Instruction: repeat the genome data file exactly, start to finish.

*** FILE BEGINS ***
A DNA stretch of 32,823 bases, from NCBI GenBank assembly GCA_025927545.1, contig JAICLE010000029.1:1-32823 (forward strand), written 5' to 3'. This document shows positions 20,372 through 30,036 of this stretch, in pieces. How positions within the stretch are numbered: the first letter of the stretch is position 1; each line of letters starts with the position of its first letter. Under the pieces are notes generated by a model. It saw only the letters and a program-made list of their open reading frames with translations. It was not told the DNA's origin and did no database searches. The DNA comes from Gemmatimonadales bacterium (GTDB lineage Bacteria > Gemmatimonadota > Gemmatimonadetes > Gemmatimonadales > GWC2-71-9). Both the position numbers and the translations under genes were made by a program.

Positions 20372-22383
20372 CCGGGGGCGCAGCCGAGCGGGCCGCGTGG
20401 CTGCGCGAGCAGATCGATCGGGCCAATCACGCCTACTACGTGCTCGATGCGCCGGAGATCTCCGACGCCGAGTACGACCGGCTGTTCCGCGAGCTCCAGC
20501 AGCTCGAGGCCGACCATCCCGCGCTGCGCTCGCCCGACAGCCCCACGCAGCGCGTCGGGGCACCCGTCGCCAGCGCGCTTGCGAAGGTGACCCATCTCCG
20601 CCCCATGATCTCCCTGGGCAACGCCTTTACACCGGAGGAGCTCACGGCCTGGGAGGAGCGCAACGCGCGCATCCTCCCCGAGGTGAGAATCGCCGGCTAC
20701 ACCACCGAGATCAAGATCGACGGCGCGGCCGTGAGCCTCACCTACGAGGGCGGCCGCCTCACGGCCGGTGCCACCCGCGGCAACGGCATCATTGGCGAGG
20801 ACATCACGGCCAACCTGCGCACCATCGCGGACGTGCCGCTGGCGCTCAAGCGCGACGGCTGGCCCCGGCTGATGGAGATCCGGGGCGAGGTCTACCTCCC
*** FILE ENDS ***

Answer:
A DNA stretch of 32,823 bases, from NCBI GenBank assembly GCA_025927545.1, contig JAICLE010000029.1:1-32823 (forward strand), written 5' to 3'. This document shows positions 20,372 through 30,036 of this stretch, in pieces. How positions within the stretch are numbered: the first letter of the stretch is position 1; each line of letters starts with the position of its first letter. Under the pieces are notes generated by a model. It saw only the letters and a program-made list of their open reading frames with translations. It was not told the DNA's origin and did no database searches. The DNA comes from Gemmatimonadales bacterium (GTDB lineage Bacteria > Gemmatimonadota > Gemmatimonadetes > Gemmatimonadales > GWC2-71-9). Both the position numbers and the translations under genes were made by a program.

Positions 20372-22383
20372 CCGGGGGCGCAGCCGAGCGGGCCGCGTGG
20401 CTGCGCGAGCAGATCGATCGGGCCAATCACGCCTACTACGTGCTCGATGCGCCGGAGATCTCCGACGCCGAGTACGACCGGCTGTTCCGCGAGCTCCAGC
20501 AGCTCGAGGCCGACCATCCCGCGCTGCGCTCGCCCGACAGCCCCACGCAGCGCGTCGGGGCACCCGTCGCCAGCGCGCTTGCGAAGGTGACCCATCTCCG
20601 CCCCATGATCTCCCTGGGCAACGCCTTTACACCGGAGGAGCTCACGGCCTGGGAGGAGCGCAACGCGCGCATCCTCCCCGAGGTGAGAATCGCCGGCTAC
20701 ACCACCGAGATCAAGATCGACGGCGCGGCCGTGAGCCTCACCTACGAGGGCGGCCGCCTCACGGCCGGTGCCACCCGCGGCAACGGCATCATTGGCGAGG
20801 ACATCACGGCCAACCTGCGCACCATCGCGGACGTGCCGCTGGCGCTCAAGCGCGACGGCTGGCCCCGGCTGATGGAGATCCGGGGCGAGGTCTACCTCCC